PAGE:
Getting the most out of your experimental data with design

The content of this blog post is originally published in the Biometric Bulletin (2022) Volume 39 Issue 4.
Emi Tanaka

Monash University


December 12, 2022


Experimental data are hallmarks of proving or disproving theories or hypotheses. Not all experimental data are of equal value however; the design of experiment and the execution to collect data greatly shape its downstream value. The seminal book by Fisher (1935) outline the importance of randomisation, replication and (statistical) control in experimental designs motivated primary by agricultural field trials. Fisher (1935) also introduce special cases of row-column designs, such as Latin Square and Graeco-Latin Square designs, factorial designs and the analysis of experimental data using analysis of variance (ANOVA), \(t\)-test, \(\chi^2\)-test and other tests of significance. Montgomery (2001), Box, Stuart Hunter, and Hunter (2005), and Hinkelmann and Kempthorne (2005) are classical textbooks in experimental designs taught in many courses in experimental design. Many of these textbooks, and the teaching of experimental designs, I would argue is focussed on statistical aspects, but in practice, the primary problem in carrying out an experiment is actually centered on human aspects. Consider the following simplified scenario:

  • the domain expert wants an experiment to validate their hypothesis and needs a statistician to design the experiment;
  • the statistician elicits the experimental aim and structure from the domain expert and then design the experiment accounting appropriately for statistical issues and practical constraints;
  • the technician carries out the experimental protocol as directed by the experimental design generated by the statistician and enter the data; and then
  • the analyst (who may or may not be the same person as the statistician) interprets the experimental aim and design to appropriately analyse the data.

How many people were involved in this experiment? Notice that we are reliant on communication between people, who likely have different discipline backgrounds, to transfer the correct information in order to successfully carry out the experiment. We know human communication is fraught with challenges; misunderstandings are common, not the exception. The unwritten assumption in experimental designs is that all parties involved in the experiment completely understood each other – the statistician understood all the intricacies that the domain expert knows that may affect the experimental outcome, and the technician will carry out the experiment exactly as the design of experiment with no possible error. This assumption is in contrary to what we know about human communication; human communication is a noisy process. What then can we do to mitigate errors in the process?

The grammar of experimental designs

The so-called “The Grammar of Experimental Designs” is the title of my work-in-progress book found at More details can be found in the book, but briefly, the grammar of experimental designs is an object oriented programming system designed to capture elements of the origin of an experimental data encapsulated in a cognitive framework. It is an attempt to standardise the computational description of experimental components by fundamental terms so we are not lost in domain-specific jargon.

The motivation of the grammar of experimental designs is best explained by an analogy to the “grammar of graphics” (Wilkinson 2005) with its most popular implementation as ggplot2 (Wickham 2016) in the R language (R Core Team 2021). When we specify a plot, we can specify using a complete recipe. For example, the functions barplot() and pie() create a barplot and a pie chart, respectively, in the base R language – these functions are for a single purpose, nothing more.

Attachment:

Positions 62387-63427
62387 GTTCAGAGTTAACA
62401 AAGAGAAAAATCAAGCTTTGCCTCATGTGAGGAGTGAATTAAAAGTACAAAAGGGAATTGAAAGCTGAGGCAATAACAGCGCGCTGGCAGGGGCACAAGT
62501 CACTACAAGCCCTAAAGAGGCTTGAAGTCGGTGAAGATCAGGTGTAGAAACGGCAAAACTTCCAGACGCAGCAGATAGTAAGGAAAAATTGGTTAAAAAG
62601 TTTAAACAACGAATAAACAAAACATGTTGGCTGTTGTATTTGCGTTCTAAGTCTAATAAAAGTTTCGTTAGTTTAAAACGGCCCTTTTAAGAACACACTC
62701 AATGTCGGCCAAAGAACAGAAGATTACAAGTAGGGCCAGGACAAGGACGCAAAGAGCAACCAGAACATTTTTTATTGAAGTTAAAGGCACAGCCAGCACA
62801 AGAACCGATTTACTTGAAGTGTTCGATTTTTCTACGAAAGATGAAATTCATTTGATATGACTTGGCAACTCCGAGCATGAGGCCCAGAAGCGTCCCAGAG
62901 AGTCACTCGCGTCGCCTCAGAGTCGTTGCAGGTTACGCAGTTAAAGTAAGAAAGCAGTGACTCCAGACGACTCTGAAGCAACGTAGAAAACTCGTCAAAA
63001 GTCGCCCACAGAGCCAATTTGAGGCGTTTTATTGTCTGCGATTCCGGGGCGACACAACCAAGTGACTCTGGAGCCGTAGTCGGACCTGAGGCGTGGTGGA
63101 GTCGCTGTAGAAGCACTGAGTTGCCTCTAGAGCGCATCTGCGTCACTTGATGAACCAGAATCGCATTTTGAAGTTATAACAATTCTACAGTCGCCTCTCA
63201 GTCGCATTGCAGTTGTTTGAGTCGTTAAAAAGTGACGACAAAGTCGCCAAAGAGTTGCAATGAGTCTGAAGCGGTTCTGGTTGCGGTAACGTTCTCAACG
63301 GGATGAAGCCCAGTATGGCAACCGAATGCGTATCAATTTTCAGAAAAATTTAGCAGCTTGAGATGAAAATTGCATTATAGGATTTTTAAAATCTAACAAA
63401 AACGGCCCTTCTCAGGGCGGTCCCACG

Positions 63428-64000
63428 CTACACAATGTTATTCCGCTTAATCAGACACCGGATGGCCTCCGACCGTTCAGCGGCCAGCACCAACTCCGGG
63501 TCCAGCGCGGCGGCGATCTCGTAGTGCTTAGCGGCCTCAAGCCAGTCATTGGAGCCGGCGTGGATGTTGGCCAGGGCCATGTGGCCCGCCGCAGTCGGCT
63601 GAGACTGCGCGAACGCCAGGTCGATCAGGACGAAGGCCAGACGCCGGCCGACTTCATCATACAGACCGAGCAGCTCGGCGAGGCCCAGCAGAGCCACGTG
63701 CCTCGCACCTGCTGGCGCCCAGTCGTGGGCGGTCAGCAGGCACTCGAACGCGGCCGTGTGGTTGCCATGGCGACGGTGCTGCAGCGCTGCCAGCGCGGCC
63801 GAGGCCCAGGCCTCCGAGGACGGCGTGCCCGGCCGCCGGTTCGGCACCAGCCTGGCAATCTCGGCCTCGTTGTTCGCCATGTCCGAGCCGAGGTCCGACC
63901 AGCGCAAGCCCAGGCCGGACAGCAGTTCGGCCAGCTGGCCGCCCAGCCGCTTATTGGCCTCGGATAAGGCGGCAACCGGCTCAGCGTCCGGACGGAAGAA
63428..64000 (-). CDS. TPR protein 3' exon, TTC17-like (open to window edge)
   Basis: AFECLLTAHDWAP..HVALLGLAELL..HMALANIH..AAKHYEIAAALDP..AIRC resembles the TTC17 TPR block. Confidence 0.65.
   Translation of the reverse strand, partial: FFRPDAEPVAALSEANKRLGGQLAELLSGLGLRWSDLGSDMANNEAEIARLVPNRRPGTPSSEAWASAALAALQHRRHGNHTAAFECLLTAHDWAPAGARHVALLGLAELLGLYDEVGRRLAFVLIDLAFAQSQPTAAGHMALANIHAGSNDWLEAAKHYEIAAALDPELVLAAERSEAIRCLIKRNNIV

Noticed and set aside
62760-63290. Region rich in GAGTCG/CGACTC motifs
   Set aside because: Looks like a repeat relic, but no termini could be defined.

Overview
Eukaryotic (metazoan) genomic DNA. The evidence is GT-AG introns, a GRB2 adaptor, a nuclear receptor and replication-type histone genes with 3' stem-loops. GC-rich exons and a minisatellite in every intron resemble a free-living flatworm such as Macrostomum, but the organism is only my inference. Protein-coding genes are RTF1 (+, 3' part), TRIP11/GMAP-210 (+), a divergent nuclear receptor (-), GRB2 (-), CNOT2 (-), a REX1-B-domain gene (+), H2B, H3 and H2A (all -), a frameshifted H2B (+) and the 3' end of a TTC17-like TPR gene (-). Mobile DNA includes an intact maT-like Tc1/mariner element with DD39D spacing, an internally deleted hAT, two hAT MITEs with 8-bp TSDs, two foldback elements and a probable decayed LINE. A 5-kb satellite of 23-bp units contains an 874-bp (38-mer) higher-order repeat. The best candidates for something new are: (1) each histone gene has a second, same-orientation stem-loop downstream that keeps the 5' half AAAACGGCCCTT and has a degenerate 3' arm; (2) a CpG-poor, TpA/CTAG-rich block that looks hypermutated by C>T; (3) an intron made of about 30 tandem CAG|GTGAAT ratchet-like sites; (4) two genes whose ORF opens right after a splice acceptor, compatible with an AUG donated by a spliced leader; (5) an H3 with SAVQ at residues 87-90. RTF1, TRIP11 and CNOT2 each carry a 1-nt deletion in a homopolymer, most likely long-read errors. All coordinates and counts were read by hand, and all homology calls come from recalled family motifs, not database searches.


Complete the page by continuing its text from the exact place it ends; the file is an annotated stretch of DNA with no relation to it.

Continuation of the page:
data <- data.frame(duty = c("teaching", "research", "admin"),
                   percentage = c(40, 40, 20))

barplot(data$percentage, names.arg = data$duty)
pie(data$percentage, labels = data$duty)

When we specify plots using ggplot2, the system requires users to specify components of the plot, not the full plot. This not only gives greater control over the construction of the plot but it encourages the user to think about the relationship between data to plot elements. For example, below we create the pie chart and barplot using ggplot2. The first specification in ggplot2 is to initiate the object by ggplot() where the user can specify the data and the mapping of variable to plot aesthetic, then the user can append a layer like geom_col() to create a barplot. To construct a pie chart in ggplot2, the user must transform the default Cartesian coordinate system to a polar coordinate along one of the axis.

# bar plot
ggplot(data, aes(x = duty, y = percentage)) +
# pie chart
ggplot(data, aes(x = "", y = percentage, fill = duty)) +
  geom_col() + 

The ggplot2 system has a steep learning curve, however, the mastery of the system allows users to easily create a variety of plots. In a similar vein, the grammar of experimental designs is a system to construct experimental designs by experimental components – the users don’t need to specify the complete design but build up the experimental design by its basic components, like experimental units and treatments, giving them the flexibility in their thinking and specifciation of the experimental structure. The easiest way to grasp the grammar of experimental design is to see examples of its implementation as shown next.

Constructing experimental designs with the edibble R package

The edibble package is a system in the R language to facilitate the design of comparative experiments based on the grammar of experimental designs. The package is available on Comprehensive R Arhive Network (CRAN) with the developmental version available at and can be installed as below.

# installing from CRAN